Transient Replication is a new experimental feature soon to be available in 4.0. When enabled, it allows for the creation of keyspaces where replication factor can be specified as a number of copies (full replicas) and temporary copies (transient replicas). Transient replicas retain the data they replicate only long enough for it to be propagated to full replicas, via incremental repair, at which point the data is deleted. Writing to transient replicas can be avoided almost entirely if monotonic reads are not required because it is possible to achieve a quorum of acknowledged writes without them.

This results in a savings in disk space, CPU, and IO. By deleting data as soon as it is no longer needed, transient replicas require only a fraction of the disk space of a full replica. By not having to store the data indefinitely, the CPU and IO required for compaction is reduced, and read queries are faster as they have less data to process.

So what are the benefits of not actually keeping a full copy of the data? Well, for some installations and use cases, transient replicas can be almost free if monotonic reads are disabled. In future releases where monotonic reads are supported with Transient Replication, enabling monotonic reads would reduce the savings in CPU and IO, but even then they should still be significant.

Transient Replication is designed to be transparent to applications:

• Consistency levels continue to produce the same results for queries.
• The number of replicas that can be lost before data loss occurs is unchanged.
• The number of replicas that can be unavailable before some queries start to timeout or return unavailable is unchanged (with the exception of ONE).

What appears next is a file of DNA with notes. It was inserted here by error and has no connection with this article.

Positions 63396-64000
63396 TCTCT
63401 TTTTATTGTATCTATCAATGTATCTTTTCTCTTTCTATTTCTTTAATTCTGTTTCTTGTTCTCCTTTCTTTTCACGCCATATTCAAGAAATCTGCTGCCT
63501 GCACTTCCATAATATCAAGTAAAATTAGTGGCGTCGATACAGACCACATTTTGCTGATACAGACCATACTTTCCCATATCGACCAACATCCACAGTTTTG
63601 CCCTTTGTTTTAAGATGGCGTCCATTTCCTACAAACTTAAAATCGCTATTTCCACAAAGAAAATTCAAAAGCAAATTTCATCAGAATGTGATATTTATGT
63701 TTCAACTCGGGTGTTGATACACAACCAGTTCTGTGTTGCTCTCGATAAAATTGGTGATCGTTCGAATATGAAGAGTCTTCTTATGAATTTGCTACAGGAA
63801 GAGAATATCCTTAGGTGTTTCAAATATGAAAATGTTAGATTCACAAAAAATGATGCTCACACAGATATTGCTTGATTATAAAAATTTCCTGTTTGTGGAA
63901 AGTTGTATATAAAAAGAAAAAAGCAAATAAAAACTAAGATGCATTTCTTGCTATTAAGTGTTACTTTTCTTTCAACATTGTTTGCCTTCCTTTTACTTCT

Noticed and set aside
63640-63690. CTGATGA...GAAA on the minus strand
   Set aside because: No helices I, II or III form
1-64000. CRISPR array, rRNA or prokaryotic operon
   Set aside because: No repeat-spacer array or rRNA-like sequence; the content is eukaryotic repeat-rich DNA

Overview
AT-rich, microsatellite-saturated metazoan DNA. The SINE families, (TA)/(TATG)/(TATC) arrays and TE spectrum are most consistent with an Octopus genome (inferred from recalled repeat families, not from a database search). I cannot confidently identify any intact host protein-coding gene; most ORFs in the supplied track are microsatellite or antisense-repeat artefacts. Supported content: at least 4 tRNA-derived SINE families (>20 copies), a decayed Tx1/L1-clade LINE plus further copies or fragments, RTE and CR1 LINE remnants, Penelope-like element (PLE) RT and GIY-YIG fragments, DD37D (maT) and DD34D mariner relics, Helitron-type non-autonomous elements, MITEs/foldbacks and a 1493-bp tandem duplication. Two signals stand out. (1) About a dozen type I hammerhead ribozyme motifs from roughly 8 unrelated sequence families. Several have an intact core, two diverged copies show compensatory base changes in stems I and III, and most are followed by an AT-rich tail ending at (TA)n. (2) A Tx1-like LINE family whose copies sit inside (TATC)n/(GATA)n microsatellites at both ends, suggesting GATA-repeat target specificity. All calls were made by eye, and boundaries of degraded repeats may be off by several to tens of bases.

With Transient Replication, you can go from 3 replicas to 5 replicas, two of which are transient, without adding any hardware.

If you are running an active-passive 2 DC setup with 3 replicas in each DC, you can make one replica in each DC transient and still have four full copies of the data in total.

## Feature support

Transient Replication is not intended to fully replace Cassandra’s existing approach to replication. There are features that currently don’t work with transiently replicated keyspaces and features that are unlikely ever to work with them.

You can have keyspaces with and without Transient Replication enabled in the same cluster, so it is possible to use Transient Replication for just the use cases that are a good fit for the currently available functionality.

• Batch log
• LWT
• Counters

### Will never be supported:

• Secondary indexes
• Materialized views

## How Transient Replication works

### Overview

Transient replication extends Cassandra’s existing consistent hashing algorithm to designate some replicas of a point or range on the consistent hash ring as transient and some as full. The following image depicts a consistent hash ring with three replicas A, B, and C. The replicas are located at tokens 5, 10, 15 respectively. A key k hashes to token 3 on the ring.

Replicas are selected by walking the ring clockwise starting at the point on the ring the key hashes to. At RF=3, the replicas of key k **are **A, B, C. With Transient Replication, the last N replicas (where N is the configured number of transient replicas) found while walking the ring are designated as transient.